The Thorny Issue Of Non Cultivation

By far the most hotly debated issue on our allotment site at the moment is that of ‘non cultivation’ of plots, particularly as many perennial weeds are about to go to seed.  Visiting other sites and seeing pictures posted on blogs and forums I realise that we are far from alone in having a problem with this.

To clarify, I am not talking about a bit of untidiness around the edges for whatever reason, but those plots that don’t see their carer for months at a stretch.   Those that pitch up on receipt of a letter to chuck on a bit of weed killer, strim and then disappear into the ether until the next time.

I waited over two and a half years for my plot but through that time reasoned that if the site was so popular that when one did finally become available I could at least expect it to be in a reasonable state.

Of course those of you who’ve been involved in this for many years can now have a good chuckle at my naivety.  As it happens it could have been a lot worse but given I got the plot in late April and didn’t want to waste another growing season it also could have been a lot better.  Even with all the help I was lucky enough to receive, it was still pretty much a full time job for the first two months to get half of it in a good enough condition to grow and this didn’t even begin to deal with the twenty square metres of rubble, metal pipes, broken glass, carrier bags etc. that we had to clear from the back.

Our lease tells us to ‘Keep the garden weed free, rubbish free and properly maintained at all times’ whilst the Code of Conduct outlines a procedure for dealing with instances where this does not happen.  In essence three strikes and out.  However the interpretation of this differs widely.  A year to get a plot in order, fifty percent cultivated, fine as long as it’s kept tidy, being just some of the views I have heard expressed over the past couple of weeks.

So I do wonder what the root of the problem is: a lack of consensus on what the specified regulations mean or a process that is not firm enough to deal with the issue? I also wonder about all those who are waiting patiently for their opportunity to have an allotment and what they would have to say.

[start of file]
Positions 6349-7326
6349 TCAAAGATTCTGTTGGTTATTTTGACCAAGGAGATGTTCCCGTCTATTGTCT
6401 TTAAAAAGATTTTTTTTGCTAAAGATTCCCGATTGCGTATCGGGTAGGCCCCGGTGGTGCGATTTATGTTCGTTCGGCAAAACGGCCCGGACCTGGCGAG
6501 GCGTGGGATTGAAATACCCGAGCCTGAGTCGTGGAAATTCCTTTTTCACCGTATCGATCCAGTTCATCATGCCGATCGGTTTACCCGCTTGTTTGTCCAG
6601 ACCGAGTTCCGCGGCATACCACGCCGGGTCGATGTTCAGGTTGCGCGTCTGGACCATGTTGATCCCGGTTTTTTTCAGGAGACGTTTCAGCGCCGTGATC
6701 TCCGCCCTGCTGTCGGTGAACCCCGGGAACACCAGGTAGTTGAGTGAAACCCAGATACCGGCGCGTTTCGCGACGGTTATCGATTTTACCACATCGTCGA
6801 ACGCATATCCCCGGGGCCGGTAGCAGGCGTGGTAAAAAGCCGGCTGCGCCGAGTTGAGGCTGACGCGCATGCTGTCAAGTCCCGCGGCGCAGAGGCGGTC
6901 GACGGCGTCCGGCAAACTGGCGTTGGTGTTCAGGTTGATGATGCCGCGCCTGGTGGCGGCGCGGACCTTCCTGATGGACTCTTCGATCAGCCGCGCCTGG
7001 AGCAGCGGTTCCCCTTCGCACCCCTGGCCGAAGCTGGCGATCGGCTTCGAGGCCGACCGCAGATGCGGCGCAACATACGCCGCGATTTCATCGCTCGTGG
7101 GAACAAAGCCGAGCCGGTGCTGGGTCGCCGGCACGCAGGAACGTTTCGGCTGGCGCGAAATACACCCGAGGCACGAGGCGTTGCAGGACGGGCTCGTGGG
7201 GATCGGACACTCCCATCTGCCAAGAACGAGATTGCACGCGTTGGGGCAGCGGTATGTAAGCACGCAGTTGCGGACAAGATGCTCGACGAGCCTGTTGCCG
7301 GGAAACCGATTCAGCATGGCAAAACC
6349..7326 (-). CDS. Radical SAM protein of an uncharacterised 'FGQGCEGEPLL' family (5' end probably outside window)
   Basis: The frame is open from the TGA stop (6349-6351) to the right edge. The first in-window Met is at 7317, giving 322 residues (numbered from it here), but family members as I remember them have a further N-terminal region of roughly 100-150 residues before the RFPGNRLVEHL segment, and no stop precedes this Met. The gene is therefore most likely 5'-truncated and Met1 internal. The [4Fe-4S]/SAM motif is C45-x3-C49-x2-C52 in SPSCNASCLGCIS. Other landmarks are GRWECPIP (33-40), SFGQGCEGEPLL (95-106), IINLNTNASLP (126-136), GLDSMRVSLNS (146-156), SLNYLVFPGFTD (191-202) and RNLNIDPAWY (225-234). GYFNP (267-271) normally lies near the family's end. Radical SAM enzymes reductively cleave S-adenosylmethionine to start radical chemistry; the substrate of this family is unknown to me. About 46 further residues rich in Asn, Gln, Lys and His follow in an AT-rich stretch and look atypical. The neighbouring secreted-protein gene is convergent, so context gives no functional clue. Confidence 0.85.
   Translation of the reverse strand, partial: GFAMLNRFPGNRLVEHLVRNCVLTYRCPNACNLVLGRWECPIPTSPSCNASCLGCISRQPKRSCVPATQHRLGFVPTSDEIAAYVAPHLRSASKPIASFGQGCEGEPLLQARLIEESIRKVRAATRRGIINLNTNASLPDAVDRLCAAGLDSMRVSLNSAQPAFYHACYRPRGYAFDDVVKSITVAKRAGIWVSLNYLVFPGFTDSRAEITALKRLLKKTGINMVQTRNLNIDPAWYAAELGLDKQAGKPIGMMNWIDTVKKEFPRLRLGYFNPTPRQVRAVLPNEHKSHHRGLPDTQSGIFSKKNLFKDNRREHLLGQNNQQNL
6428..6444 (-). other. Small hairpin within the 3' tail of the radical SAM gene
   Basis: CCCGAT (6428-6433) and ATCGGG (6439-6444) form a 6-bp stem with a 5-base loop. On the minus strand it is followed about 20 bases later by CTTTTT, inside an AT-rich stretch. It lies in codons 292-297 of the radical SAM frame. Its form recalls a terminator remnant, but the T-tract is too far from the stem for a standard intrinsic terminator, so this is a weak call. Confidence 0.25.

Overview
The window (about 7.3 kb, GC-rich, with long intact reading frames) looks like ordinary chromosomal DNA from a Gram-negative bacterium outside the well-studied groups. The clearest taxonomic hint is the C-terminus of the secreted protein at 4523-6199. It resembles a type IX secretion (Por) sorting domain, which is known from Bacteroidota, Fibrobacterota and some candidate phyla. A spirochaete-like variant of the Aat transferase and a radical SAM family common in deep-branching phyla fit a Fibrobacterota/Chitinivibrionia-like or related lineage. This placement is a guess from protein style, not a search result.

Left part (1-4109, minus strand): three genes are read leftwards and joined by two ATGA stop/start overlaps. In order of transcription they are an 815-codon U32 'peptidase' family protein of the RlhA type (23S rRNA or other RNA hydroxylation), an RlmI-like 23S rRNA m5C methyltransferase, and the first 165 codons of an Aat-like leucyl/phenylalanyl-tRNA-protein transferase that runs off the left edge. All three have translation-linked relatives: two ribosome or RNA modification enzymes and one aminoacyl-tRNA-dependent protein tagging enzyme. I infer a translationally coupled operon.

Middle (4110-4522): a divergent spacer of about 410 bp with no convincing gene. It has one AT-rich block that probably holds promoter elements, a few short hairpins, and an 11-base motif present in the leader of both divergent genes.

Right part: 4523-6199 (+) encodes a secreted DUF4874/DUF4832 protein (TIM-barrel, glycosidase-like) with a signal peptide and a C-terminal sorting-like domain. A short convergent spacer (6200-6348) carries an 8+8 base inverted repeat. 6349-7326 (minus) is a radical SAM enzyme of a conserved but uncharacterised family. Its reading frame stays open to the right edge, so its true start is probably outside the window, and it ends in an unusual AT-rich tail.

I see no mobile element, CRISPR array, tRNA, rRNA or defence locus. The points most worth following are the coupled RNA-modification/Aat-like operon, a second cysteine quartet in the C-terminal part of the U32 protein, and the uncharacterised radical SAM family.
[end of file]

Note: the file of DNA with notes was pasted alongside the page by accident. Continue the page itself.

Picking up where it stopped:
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8 Responses to “The Thorny Issue Of Non Cultivation”

  1. Catharine Howard August 14, 2012 @ 5:17 pm (#)

    A wide difference of interpretation but the thing (new allottee too) that puts me into a panic is the remorseless flowering and seeding of the most profligate weeds sending out literally thousands of spawn. I am posting on allotment ownership too but luck did not bring me your rich haul of drainpipes etc.

    • Southbourne Gardens replied: — August 14th, 2012 @ 7:25 pm

      I think it’s to do with ‘thrift’ an ideal which seems to be at the heart of allotmenting but in reality often means hoarding lots of rubbish on the off chance it might be useful one day. The weeds are never ending but can be beaten in retreat a little bit.

  2. Catharine Howard August 14, 2012 @ 5:17 pm (#)

    A wide difference of interpretation but the thing (new allottee too) that puts me into a panic is the remorseless flowering and seeding of the most profligate weeds sending out literally thousands of spawn. I am posting on allotment ownership too but luck did not bring me your rich haul of drainpipes etc.

    • Southbourne Gardens replied: — August 14th, 2012 @ 7:26 pm

      Thank you. I didn’t know that. Really enjoying it.

  3. Diana of Elephant's Eye August 14, 2012 @ 7:20 pm (#)

    going off at a tangent – welcome to Blotanical. You are our 3,000th Blotanist!

    • Southbourne Gardens replied: — August 14th, 2012 @ 7:26 pm

      Thank you. I didn’t know that. Really enjoying it.

  4. Gardens at Waters East August 20, 2012 @ 11:44 pm (#)

    I never even thought of the problems one could have in a community plot. Having “neighbors” who do not weed and keep their plot in order never occurred to me. How sad that you have to put up with that. Here on the shores of Lake Michigan in USA, the only problem seems to be the seaweed that shows up at times. Enjoyed your posting today. Jack

    • Southbourne Gardens replied: — August 21st, 2012 @ 5:03 pm

      Thank you for reading the post Jack. You are in such a stunning location it must be hard to imagine growing in a city. If I am honest on a day to day basis it doesn’t affect me, I just carry on but plots are such short supply in some area that I do think that it’s selfish of those that hang on to them and don’t use them properly.

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